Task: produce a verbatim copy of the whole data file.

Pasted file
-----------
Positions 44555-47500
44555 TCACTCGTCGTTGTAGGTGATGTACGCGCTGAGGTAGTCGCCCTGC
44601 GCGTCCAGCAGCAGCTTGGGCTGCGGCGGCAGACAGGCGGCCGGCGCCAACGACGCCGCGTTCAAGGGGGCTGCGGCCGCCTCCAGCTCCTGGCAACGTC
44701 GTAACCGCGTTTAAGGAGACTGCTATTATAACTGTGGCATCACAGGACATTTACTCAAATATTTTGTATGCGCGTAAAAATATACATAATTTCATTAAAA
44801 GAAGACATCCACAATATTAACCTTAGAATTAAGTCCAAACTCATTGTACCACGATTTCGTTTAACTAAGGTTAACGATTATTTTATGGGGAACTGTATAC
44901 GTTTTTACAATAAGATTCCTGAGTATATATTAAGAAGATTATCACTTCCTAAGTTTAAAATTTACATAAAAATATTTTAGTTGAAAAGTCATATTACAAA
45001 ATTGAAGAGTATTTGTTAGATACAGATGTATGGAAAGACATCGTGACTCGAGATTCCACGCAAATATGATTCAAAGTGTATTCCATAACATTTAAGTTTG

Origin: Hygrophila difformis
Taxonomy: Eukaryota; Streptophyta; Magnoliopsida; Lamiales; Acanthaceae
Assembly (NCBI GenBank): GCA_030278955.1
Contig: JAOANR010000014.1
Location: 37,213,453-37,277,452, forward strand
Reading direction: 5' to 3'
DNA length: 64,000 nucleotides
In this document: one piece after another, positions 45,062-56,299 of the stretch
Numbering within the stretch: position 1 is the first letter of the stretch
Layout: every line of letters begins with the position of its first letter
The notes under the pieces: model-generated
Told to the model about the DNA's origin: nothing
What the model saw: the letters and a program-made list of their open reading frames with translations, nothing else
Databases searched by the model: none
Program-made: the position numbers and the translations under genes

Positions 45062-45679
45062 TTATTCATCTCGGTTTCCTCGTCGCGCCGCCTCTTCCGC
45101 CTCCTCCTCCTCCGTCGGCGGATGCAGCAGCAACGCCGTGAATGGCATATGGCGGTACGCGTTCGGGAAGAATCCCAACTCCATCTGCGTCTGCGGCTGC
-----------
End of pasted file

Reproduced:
Positions 44555-47500
44555 TCACTCGTCGTTGTAGGTGATGTACGCGCTGAGGTAGTCGCCCTGC
44601 GCGTCCAGCAGCAGCTTGGGCTGCGGCGGCAGACAGGCGGCCGGCGCCAACGACGCCGCGTTCAAGGGGGCTGCGGCCGCCTCCAGCTCCTGGCAACGTC
44701 GTAACCGCGTTTAAGGAGACTGCTATTATAACTGTGGCATCACAGGACATTTACTCAAATATTTTGTATGCGCGTAAAAATATACATAATTTCATTAAAA
44801 GAAGACATCCACAATATTAACCTTAGAATTAAGTCCAAACTCATTGTACCACGATTTCGTTTAACTAAGGTTAACGATTATTTTATGGGGAACTGTATAC
44901 GTTTTTACAATAAGATTCCTGAGTATATATTAAGAAGATTATCACTTCCTAAGTTTAAAATTTACATAAAAATATTTTAGTTGAAAAGTCATATTACAAA
45001 ATTGAAGAGTATTTGTTAGATACAGATGTATGGAAAGACATCGTGACTCGAGATTCCACGCAAATATGATTCAAAGTGTATTCCATAACATTTAAGTTTG

Origin: Hygrophila difformis
Taxonomy: Eukaryota; Streptophyta; Magnoliopsida; Lamiales; Acanthaceae
Assembly (NCBI GenBank): GCA_030278955.1
Contig: JAOANR010000014.1
Location: 37,213,453-37,277,452, forward strand
Reading direction: 5' to 3'
DNA length: 64,000 nucleotides
In this document: one piece after another, positions 45,062-56,299 of the stretch
Numbering within the stretch: position 1 is the first letter of the stretch
Layout: every line of letters begins with the position of its first letter
The notes under the pieces: model-generated
Told to the model about the DNA's origin: nothing
What the model saw: the letters and a program-made list of their open reading frames with translations, nothing else
Databases searched by the model: none
Program-made: the position numbers and the translations under genes

Positions 45062-45679
45062 TTATTCATCTCGGTTTCCTCGTCGCGCCGCCTCTTCCGC
45101 CTCCTCCTCCTCCGTCGGCGGATGCAGCAGCAACGCCGTGAATGGCATATGGCGGTACGCGTTCGGGAAGAATCCCAACTCCATCTGCGTCTGCGGCTGC